They had filed a flight plan and they knew there would be a search but they thought it might start the next day, Monday. They had food enough for 30 days and the aircraft was equipped with a manually operated ESP102A locater beacon. It was the beacon that would save them.

That first night Mr. Hankins used the beacon for only one hour, between 7 and 8 p.m. because he wanted to preserve it for when he thought the planes would be searching.

"We had a fairly comfortable night in the plane,” he said. But in the morning they noticed frost all over the interior.

He started the beacon at 11 a.m. and kept it on all day. At one point they thought they heard an airplane but the sound faded away.


Monday night was miserable and cold. Mr. Hankin said he was thinking of alternate plans to try to get out if the planes didn't come. He had decided to wait one more day in the canyon because he didn't think they would be warm enough if they started walking.

They slept little and could not seem to keep warm.

"You start losing your resistance -- the will to stay alive,” he said. In the morning he was ready to start walking but his wife persuaded him to wait one more day.

"She had faith,” he said. "She kept saying they'll find us today... but we couldn't have stayed another night. Every time we went out of the aircraft it took us longer to get warm when we got back in.”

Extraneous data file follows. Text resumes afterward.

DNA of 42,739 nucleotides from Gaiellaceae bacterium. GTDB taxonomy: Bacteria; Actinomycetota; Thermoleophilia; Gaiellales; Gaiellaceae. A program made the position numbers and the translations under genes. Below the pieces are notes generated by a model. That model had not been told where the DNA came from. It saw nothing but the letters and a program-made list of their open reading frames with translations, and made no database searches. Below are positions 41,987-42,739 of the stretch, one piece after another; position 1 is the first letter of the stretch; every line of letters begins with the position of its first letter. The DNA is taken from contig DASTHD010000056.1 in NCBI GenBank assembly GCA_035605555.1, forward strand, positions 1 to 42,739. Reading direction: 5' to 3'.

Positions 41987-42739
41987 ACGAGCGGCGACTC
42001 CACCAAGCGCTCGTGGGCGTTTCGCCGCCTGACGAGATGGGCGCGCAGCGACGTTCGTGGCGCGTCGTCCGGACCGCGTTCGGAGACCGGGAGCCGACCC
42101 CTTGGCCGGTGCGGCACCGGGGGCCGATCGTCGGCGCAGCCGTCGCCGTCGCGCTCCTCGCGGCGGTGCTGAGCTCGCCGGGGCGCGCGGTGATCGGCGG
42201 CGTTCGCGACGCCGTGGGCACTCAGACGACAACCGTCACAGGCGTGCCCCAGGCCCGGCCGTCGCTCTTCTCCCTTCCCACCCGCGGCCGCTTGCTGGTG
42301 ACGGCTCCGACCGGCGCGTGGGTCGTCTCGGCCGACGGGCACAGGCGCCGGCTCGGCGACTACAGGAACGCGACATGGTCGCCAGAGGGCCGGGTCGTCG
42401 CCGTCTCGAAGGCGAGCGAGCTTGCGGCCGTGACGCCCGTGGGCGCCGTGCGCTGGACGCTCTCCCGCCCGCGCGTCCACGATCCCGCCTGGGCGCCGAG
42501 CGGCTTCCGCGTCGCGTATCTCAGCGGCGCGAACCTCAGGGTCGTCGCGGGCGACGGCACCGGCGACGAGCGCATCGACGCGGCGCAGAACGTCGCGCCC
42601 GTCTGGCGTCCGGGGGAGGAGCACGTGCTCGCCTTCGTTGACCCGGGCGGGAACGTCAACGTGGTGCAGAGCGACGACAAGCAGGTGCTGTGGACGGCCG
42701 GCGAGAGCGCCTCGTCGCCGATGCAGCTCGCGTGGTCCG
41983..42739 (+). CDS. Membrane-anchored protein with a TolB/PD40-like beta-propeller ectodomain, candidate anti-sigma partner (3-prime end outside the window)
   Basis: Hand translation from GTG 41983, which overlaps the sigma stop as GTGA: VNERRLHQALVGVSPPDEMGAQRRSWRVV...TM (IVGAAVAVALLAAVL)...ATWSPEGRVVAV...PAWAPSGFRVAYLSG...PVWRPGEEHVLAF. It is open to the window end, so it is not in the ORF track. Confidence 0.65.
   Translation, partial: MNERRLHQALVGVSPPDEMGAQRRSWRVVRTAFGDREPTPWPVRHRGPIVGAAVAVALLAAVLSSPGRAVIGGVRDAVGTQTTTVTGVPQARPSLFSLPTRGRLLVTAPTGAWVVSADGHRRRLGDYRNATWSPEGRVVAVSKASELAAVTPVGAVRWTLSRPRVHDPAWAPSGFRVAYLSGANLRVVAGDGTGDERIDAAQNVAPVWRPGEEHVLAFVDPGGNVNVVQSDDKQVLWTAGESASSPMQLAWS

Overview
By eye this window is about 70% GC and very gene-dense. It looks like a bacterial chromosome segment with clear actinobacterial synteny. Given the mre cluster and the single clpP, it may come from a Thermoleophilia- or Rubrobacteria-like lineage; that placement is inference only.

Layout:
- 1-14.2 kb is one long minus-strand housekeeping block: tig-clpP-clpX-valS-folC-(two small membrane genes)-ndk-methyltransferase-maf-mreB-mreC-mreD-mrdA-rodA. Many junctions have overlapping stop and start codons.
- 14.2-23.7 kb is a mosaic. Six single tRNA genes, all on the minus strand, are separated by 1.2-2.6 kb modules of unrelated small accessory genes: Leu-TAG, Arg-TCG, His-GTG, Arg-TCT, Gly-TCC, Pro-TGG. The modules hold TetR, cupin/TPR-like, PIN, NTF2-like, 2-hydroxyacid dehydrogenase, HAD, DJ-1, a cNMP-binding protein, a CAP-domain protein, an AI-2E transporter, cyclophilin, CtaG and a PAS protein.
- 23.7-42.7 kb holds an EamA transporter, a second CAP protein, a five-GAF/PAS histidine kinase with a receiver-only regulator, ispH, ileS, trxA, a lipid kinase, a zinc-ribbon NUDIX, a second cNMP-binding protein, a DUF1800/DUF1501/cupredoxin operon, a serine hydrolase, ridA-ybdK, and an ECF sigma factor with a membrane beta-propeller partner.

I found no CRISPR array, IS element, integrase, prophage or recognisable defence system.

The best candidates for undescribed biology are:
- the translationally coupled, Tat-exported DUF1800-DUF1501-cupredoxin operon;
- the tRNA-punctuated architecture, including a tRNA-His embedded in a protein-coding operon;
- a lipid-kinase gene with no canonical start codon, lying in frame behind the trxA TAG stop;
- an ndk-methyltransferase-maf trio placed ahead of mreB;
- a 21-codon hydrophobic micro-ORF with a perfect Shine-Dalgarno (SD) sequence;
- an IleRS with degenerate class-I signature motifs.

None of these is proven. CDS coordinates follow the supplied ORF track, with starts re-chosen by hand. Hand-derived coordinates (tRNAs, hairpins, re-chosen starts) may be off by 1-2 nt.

On Tuesday morning he started the beacon at eight o'clock. The first plane came between 10:30 and 11 a.m. It was the Canadian Search and Rescue Otter from Edmonton.

"It was the most beautiful sound I ever heard in my life,” his wife interjected.

Mr. Hankins got out on the wing of his plane to wave and the Otter, piloted by Capt. Ken Durrant of 440 Squadron, circled.

"I could have gone to sleep with relief right then,” he said. Later a Buffalo aircraft from Comox made a low pass and dropped a pellet flag with a note saying a helicopter would be there in four to five hours. It was there in less than an hour.


Mrs. Hankins was crying as the helicopter landed. "It was the first time she cried,” said her husband. They were taken to Fort Nelson and checked at the medical centre. Neither was hurt.

Mr. Hankins said he'd changed his thinking on what a person should carry for survival. Most important, he said, was warm mukluks which neither of them had. "When your feet get cold everything's cold." They needed candles. But there was nowhere to light a fire, they were too high up. "I should have drained the oil before it got cold to use it for a smoke signal," he said.